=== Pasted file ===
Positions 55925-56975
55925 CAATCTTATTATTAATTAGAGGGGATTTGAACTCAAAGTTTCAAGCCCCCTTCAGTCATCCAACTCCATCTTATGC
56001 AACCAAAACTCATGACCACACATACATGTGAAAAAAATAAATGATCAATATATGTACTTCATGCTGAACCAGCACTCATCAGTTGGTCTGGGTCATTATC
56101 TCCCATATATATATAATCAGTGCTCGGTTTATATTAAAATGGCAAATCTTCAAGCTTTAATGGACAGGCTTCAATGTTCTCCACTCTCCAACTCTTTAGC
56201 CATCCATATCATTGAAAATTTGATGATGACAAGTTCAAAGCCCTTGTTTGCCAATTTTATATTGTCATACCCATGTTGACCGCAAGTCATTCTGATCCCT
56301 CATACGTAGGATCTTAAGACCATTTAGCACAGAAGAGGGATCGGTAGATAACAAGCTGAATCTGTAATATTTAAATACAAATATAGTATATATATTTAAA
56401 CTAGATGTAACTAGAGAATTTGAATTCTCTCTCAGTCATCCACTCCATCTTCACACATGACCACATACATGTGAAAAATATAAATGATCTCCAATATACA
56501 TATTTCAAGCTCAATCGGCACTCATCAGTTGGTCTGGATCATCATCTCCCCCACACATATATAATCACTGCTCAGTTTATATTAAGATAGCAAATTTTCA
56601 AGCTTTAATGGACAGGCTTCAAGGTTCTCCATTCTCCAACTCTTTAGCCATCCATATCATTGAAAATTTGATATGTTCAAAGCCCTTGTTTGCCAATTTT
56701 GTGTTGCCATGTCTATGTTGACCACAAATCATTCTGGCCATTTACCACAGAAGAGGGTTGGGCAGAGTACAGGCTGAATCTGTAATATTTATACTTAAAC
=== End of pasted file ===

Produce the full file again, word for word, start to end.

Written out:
Positions 55925-56975
55925 CAATCTTATTATTAATTAGAGGGGATTTGAACTCAAAGTTTCAAGCCCCCTTCAGTCATCCAACTCCATCTTATGC
56001 AACCAAAACTCATGACCACACATACATGTGAAAAAAATAAATGATCAATATATGTACTTCATGCTGAACCAGCACTCATCAGTTGGTCTGGGTCATTATC
56101 TCCCATATATATATAATCAGTGCTCGGTTTATATTAAAATGGCAAATCTTCAAGCTTTAATGGACAGGCTTCAATGTTCTCCACTCTCCAACTCTTTAGC
56201 CATCCATATCATTGAAAATTTGATGATGACAAGTTCAAAGCCCTTGTTTGCCAATTTTATATTGTCATACCCATGTTGACCGCAAGTCATTCTGATCCCT
56301 CATACGTAGGATCTTAAGACCATTTAGCACAGAAGAGGGATCGGTAGATAACAAGCTGAATCTGTAATATTTAAATACAAATATAGTATATATATTTAAA
56401 CTAGATGTAACTAGAGAATTTGAATTCTCTCTCAGTCATCCACTCCATCTTCACACATGACCACATACATGTGAAAAATATAAATGATCTCCAATATACA
56501 TATTTCAAGCTCAATCGGCACTCATCAGTTGGTCTGGATCATCATCTCCCCCACACATATATAATCACTGCTCAGTTTATATTAAGATAGCAAATTTTCA
56601 AGCTTTAATGGACAGGCTTCAAGGTTCTCCATTCTCCAACTCTTTAGCCATCCATATCATTGAAAATTTGATATGTTCAAAGCCCTTGTTTGCCAATTTT
56701 GTGTTGCCATGTCTATGTTGACCACAAATCATTCTGGCCATTTACCACAGAAGAGGGTTGGGCAGAGTACAGGCTGAATCTGTAATATTTATACTTAAAC